One of the most clear-eyed essays in the collection is Christian Gollier’s “The French Case,” which reminds us that “One of the cheapest ways to reduce CO2 emissions is to replace coal by natural gas in the electricity mix. Per kWh produced, natural gas emits less than half the quantity of CO2 emitted by coal. So, this substitution substantially reduces emissions without reducing electricity consumption. . . .Of course, natural gas is not the panacea, but it is a first step towards a full decarbonation of our economies. Phasing out natural gas will be more complex because it will be the last dispatchable technology in the electricity mix. In the absence of a low-cost technology for massive electricity storage (hydrogen, battery, etc.), and given the high social cost of making electricity demand more flexible, natural gas will remain key to equilibrate electricity supply and demand and to escape blackouts” (p. 137). There’s the rub. The grandiose plans of carbon neutrality hinge on inexpensively storing cheap renewable electricity. It’s quite a leap of faith to believe that this will become economically rational any time soon. Gollier’s chapter also reminds us that France is moving toward leaving low-hanging fruit on the tree, so that it can show its dexterity at picking high-hanging fruit. In France 75 percent of electricity comes from nuclear power, which it can deliver at a levelized cost of 5 cents per kWh. Yet, the French government has generously subsidized renewables, guaranteeing a price for residential photovoltaic panels at 60 cents per kWh.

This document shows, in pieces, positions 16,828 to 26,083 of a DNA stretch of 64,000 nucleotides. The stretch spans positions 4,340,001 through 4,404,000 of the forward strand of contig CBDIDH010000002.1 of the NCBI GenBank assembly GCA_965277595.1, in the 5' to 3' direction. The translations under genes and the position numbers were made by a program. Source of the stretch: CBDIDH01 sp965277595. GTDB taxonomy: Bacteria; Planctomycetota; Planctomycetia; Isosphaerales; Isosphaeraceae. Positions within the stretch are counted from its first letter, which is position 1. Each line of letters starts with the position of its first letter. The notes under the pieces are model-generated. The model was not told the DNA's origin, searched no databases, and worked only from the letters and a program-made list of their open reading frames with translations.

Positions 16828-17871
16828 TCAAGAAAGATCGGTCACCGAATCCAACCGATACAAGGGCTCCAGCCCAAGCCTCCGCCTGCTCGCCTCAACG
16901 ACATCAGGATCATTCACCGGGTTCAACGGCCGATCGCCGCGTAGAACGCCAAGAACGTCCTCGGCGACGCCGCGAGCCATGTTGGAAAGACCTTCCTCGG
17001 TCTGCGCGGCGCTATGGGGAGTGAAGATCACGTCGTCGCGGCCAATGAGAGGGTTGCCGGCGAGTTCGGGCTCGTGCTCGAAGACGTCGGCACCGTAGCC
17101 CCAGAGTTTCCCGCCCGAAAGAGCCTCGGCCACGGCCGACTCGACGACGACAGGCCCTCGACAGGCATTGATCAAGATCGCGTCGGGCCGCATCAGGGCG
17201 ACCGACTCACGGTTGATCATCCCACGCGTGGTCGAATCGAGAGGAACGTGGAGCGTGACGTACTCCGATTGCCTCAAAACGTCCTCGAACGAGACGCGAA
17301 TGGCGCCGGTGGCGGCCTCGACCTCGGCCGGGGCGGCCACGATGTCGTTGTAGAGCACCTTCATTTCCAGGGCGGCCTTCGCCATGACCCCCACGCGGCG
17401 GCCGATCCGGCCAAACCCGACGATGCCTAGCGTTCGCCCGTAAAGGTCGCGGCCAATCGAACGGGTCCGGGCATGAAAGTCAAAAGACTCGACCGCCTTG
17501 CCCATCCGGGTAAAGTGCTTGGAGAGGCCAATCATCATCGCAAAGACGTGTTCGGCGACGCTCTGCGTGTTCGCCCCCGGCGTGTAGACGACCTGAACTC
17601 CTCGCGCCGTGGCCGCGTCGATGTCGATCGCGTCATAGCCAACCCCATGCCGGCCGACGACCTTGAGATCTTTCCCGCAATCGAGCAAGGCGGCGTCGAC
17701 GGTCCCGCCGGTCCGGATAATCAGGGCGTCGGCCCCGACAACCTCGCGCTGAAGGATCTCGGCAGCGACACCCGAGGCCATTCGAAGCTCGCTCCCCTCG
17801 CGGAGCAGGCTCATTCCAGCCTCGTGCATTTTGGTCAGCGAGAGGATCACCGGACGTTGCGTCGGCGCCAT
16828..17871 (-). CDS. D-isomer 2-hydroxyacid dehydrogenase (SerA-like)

Michael Hoel’s chapter on Norway is also very clear-eyed. Norway is in a unique position because almost 100 percent of its electricity comes from hydro power. “While the direct emissions from electric cars are zero, the electricity produced for the cars is not without emissions. Norway’s electricity production. . .is almost 100 percent renewable. . . . Hence, emissions from electricity production are not relevant as long as the focus is only on emissions within Norway’s boundaries. However, Norway is closely linked to the European electricity market, so any change in the use of electricity in Norway will be almost completely matched by a similar change in European electricity production. On the margin, a considerable part of this is from coal-fired plants. . . (For this reason, I have some colleagues who refer to electric cars as ‘coal cars’). By this reasoning, although electric cars reduce CO2 emissions in Norway, they increase emissions in the rest of Europe” (p. 178). Hoel goes on to consider the overall impact of the move to electric vehicles in Norway in light of these realities and EU’s Emissions Trading System (ETS), showing that things become very complicated: “Summing up, if the EU emission standards were completely exogenous and binding, subsidising new electric cars would have no effect on emissions from the total fleet of cars (unless the total number of cars increases, in which case emissions also increase). The only possible effect on total EU emissions would then potentially be from the use of coal for generating electricity. Electricity generation is, however, covered by the ETS, so it is not obvious that increased electricity production would lead to more emissions. In reality, the future EU emission standards might depend on the present and future number of electric cars, thus making it more difficult to conclude how a subsidy to electric cars affects global emissions” (p. 179). He concludes that “for Norway’s domestic emissions, unfortunately, there seem to be no low-hanging fruit (i.e. there are no unexploited policies that would reduce emissions at low or zero cost)” (p. 181, emphasis added).